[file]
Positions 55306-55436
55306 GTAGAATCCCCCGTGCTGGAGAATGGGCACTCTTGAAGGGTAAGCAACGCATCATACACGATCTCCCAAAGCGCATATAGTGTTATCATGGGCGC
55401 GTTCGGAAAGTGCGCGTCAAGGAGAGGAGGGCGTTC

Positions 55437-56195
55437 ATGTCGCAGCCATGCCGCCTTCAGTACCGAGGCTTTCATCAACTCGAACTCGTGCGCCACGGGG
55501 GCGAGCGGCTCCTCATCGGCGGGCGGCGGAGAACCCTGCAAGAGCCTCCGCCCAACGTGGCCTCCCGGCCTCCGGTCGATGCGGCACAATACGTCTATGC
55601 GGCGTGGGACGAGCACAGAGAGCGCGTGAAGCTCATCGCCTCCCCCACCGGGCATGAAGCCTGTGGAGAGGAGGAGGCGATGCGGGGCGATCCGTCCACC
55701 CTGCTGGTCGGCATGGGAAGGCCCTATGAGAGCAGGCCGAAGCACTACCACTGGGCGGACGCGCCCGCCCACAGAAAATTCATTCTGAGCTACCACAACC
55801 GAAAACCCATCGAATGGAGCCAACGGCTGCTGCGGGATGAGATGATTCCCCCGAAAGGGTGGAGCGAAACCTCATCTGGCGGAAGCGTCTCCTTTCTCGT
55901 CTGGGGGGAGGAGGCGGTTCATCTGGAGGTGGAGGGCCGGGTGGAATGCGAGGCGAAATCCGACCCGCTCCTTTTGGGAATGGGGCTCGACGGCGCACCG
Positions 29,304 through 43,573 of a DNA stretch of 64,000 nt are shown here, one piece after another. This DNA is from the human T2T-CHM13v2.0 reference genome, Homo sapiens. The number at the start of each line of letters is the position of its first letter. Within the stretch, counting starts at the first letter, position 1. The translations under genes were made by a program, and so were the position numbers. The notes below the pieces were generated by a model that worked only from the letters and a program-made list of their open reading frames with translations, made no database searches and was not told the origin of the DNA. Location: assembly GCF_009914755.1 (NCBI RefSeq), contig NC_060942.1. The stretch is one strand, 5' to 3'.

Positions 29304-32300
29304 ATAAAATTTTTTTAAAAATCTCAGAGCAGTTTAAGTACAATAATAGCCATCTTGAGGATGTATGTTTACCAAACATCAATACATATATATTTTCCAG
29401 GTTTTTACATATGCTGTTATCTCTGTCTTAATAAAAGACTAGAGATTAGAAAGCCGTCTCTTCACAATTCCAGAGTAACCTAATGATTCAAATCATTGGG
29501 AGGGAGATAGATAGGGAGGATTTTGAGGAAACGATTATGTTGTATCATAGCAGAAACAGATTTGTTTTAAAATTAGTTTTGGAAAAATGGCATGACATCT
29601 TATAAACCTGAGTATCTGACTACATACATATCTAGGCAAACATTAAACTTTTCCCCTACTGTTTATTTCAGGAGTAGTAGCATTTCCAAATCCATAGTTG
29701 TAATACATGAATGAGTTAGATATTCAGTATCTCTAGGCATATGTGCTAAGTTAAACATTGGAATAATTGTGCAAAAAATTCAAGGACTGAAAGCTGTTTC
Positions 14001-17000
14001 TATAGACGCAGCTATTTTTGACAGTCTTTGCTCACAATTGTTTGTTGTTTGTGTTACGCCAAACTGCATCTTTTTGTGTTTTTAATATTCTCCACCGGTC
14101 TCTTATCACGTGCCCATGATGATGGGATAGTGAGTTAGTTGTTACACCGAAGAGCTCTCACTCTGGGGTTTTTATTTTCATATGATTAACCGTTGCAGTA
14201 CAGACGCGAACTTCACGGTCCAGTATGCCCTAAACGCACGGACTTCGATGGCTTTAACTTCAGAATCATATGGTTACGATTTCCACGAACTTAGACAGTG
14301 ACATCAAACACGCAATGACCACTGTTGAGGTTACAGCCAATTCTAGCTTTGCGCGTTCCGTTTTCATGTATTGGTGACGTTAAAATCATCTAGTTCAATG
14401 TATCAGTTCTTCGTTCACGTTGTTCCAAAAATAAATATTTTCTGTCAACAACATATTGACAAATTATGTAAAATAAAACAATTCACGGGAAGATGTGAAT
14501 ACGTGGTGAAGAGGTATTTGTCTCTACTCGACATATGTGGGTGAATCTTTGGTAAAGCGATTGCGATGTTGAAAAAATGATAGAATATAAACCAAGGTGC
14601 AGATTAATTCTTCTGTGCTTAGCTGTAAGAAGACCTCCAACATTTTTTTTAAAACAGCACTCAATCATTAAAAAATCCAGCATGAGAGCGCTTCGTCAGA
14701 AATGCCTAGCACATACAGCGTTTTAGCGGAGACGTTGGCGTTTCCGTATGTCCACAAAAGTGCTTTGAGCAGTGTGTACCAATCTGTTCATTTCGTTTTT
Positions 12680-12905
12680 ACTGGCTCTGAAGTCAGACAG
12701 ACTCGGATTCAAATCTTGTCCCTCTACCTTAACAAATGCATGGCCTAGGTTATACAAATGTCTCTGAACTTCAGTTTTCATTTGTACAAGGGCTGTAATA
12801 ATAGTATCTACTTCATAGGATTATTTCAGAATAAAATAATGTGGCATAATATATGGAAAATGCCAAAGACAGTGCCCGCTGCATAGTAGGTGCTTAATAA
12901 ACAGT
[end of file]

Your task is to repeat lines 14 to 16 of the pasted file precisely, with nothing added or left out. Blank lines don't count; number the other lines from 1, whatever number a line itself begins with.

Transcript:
29401 GTTTTTACATATGCTGTTATCTCTGTCTTAATAAAAGACTAGAGATTAGAAAGCCGTCTCTTCACAATTCCAGAGTAACCTAATGATTCAAATCATTGGG
29501 AGGGAGATAGATAGGGAGGATTTTGAGGAAACGATTATGTTGTATCATAGCAGAAACAGATTTGTTTTAAAATTAGTTTTGGAAAAATGGCATGACATCT
29601 TATAAACCTGAGTATCTGACTACATACATATCTAGGCAAACATTAAACTTTTCCCCTACTGTTTATTTCAGGAGTAGTAGCATTTCCAAATCCATAGTTG